The most perfect meeting of plant scientists and bartenders, Three Spirit make some of my favourite alcohol-free drinks! The drinks are functional, plant-based, vegan and provided in sustainable packaging. Just 40 calories per serving; that’s nowhere near a Mars Bar!

Each month, I am exploring the ingredients list of each of these tasty drinks. This month, we chat through the best lubricant for any social evening…

Social Elixir

Dark and sexy, this herbal tonic is bound to enhance your social life, it is mood-boosting and super tasty. The flavour is full-bodied and bittersweet, not unlike gin with it’s savoury bite. Another complex blend of functional ingredients, extracts such as lion’s mane mushroom and damiana all contribute to that feel-good factor!

Get the Social Elixir here.

Here are 5 of the most eye-catching ingredients in the Social Elixir!


1. Damiana – legend has it this quite unassuming yellow-flowered plant has been responsible for frisky Americans for centuries! An ancient Mexican aphrodisiac, which grows wild from Texas down to South America. A member of the passion flower family (of course!), Damiana is a small, woody shrub with a chamomile aroma. It’s the leaves that are used, and are said to have been used in the original margarita too! In drink form, the flavour is zingy, and floral, and a pleasure to devour, especially when you’re on the hunt for…ahem.. pleasure!


Coconut blossom
2. Coconut Vinegar – a staple in Southeastern cuisine, most notably in the Philippines, coconut vinegar derives from the sap in coconut blossom. It is milder than apple cider vinegar, and is a good bacteria, helping bowel movements, and general gut health! A health-giving perky taste which blends well in the Social Elixir!


Carraway seeds
3. Caraway Seed – whilst it may not possess of glamour of species such as cinnamon and vanilla, caraway seeds should not be underestimated! Harvested since Neolithic times, caraway seeds are actually the fruits of the plant, which indeed hold a seed inside. The flavour really adds to the Social Elixir, with a nutty bittersweet flavour and a very unique flavour profile, thanks to a complex mix of essential oils. Tasty!


4. Tulsi – you may as well call this the ‘wellbeing basil’, Tulsi has been used for centuries in ayuverdic treatments, and is native to India. This herb is said to help the body adapt to stress and to boost energy, and as part of the Social Elixir, it can really help get the party to full swing! The flavour is peppery and playful. Plants are small, shrubby and often paired with frothy purple flower stems. Interestingly, the dried leaves are used to repel insects in dried grains, such is the peppery aroma!


Lion's Mane

5. Lion’s Mane – the mushroom of all mushrooms! Lion’s Mane is a globe-like, white fungi, with rather fancy shaggy spines. Used culinary and medicinally for years from Japan to Korea and China. Lion’s Mane grows mostly on dead trees, although has been known to inhabit living ones too! Full of bioactive substances to aid your brain, health and gut!

Grow your own Social Elixir ingredient!

Lars Plougmann / CC BY-SA 2.0


Passion Flower extract is an important part of the Social Elixir, and you probably know that you can grow them in the UK. Passiflora incarnata is drop dead gorgeous, with exotic blooms and honey-flavoured leaves. Used in health tonics for years, Passion Flowers are a settling herb, perfect for easing you into the evening.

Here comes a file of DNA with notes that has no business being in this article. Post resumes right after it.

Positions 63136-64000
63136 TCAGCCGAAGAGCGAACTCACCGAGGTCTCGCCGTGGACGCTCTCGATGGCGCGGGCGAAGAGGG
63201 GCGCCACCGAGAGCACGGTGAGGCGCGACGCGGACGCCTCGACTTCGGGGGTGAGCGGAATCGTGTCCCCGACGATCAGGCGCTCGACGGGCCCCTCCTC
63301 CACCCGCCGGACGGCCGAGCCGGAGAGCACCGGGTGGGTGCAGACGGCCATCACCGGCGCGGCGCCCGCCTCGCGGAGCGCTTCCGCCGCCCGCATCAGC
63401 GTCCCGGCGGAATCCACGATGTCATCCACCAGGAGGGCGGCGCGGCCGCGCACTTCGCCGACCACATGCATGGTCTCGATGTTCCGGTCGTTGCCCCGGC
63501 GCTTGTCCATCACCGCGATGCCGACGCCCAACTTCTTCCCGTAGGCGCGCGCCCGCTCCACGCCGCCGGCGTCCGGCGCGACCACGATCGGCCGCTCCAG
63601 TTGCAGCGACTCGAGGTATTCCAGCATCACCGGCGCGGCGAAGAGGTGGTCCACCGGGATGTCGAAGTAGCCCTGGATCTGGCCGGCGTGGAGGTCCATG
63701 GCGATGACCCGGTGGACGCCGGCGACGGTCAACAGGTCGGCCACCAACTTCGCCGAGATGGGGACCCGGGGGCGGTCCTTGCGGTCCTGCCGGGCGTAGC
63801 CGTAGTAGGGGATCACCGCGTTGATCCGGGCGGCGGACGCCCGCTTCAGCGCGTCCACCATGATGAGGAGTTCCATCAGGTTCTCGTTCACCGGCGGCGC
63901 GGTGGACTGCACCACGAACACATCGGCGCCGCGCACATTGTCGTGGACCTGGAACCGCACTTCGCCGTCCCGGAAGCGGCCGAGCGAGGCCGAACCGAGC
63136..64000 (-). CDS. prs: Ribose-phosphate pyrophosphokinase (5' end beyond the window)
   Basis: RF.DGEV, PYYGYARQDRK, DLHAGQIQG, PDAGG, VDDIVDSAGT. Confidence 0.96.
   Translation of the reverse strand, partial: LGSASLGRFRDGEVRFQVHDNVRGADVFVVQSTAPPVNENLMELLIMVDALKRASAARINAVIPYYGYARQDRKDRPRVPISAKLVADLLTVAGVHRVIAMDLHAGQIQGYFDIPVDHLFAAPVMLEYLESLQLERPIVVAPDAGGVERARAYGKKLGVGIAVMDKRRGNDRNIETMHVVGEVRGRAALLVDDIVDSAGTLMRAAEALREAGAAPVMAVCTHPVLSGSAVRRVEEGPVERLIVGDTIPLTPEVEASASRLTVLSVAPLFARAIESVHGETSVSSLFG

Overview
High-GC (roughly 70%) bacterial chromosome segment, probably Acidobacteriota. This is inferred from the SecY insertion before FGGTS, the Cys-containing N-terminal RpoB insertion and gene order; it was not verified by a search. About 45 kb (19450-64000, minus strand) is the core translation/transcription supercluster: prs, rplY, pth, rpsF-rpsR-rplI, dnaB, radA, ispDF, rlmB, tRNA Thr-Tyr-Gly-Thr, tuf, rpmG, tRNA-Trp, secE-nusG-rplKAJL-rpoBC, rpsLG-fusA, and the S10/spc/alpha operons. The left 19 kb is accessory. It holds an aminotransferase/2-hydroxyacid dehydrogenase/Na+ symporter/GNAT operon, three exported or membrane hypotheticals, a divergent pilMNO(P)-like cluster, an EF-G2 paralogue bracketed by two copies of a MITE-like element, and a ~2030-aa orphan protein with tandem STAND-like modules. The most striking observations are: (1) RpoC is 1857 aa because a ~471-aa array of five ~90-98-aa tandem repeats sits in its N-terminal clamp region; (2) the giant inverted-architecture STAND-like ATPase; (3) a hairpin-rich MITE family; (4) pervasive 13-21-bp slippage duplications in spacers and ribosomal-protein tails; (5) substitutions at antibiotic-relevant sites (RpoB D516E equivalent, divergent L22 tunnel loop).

Grow your Passion Flower vines in a sheltered spot, though they are hardy down to -15C, they won’t enjoy cold windy spots! Grow in sun or dappled shade, and give support fo the tendrils to grip onto. Your soil should be moist and well-drained, and it’s ok if it’s sandy or chalky too! Plants will grow go about 2 metres, and also look pretty cool in a conservatory too!

Make your own Social Elixir ingredient!


Agave tequilana (blue agave)

Agave extract is a great alternative to sugar, as it has a low GI index. This exotic sweetener is extracted from the heart of the agave plant, called the pina, and is either called agave syrup or agave nectar.

It is harvested from several species of agave, including the sweetest, which is Agave tequilana (blue agave). The plants you use need to be at least 7 years in age!




  1. Cut the pina into eighths with a large knife, rinse and arrange them in a roasting pan.
  2. Preheat oven to 160 degrees Fahrenheit and bake the pina pieces for 40 to 72 hours or until a rust colour is achieved, check regularly, even every 10 minutes if you can!
  3. The heat and slow cooking process encourages the juice to flow out of the pinas.
  4. Pour off and discard the bitter nectar that accumulates after three hours of baking, then continue the rather epic baking process.
  5. Place the cooked pinas into a bowl to cool them off, pour the nectar from the pan into a second bowl.
  6. Rinse the pina under the tap, and then return them to the bowl.
  7. Mash the pieces with a potato masher to squeeze all the liquid out of the agave. Collect the nectar in the nectar bowl as it emerges.
  8. Cut the pina into tiny pieces or mince in a food processor and continue to mash them until you get all the liquid out! You may also want to push with the back of a spoon to get the very last dribbles!
  9. Place a paper filter into a funnel. Set the funnel inside a glass jar or bowl, and pour small amounts of your nectar into the funnel. The paper filter will clarify the nectar. Repeat until it looks good!

Join me next month as I taste and explore the final drink from the Three Spirit range, the Nightcap!

In the meanwhile, why not go explore the Three Spirit range. You may even be tempted by the Starter Pack. I seriously cannot recommend these drinks enough. When I first got my set, I drank them all within a week!

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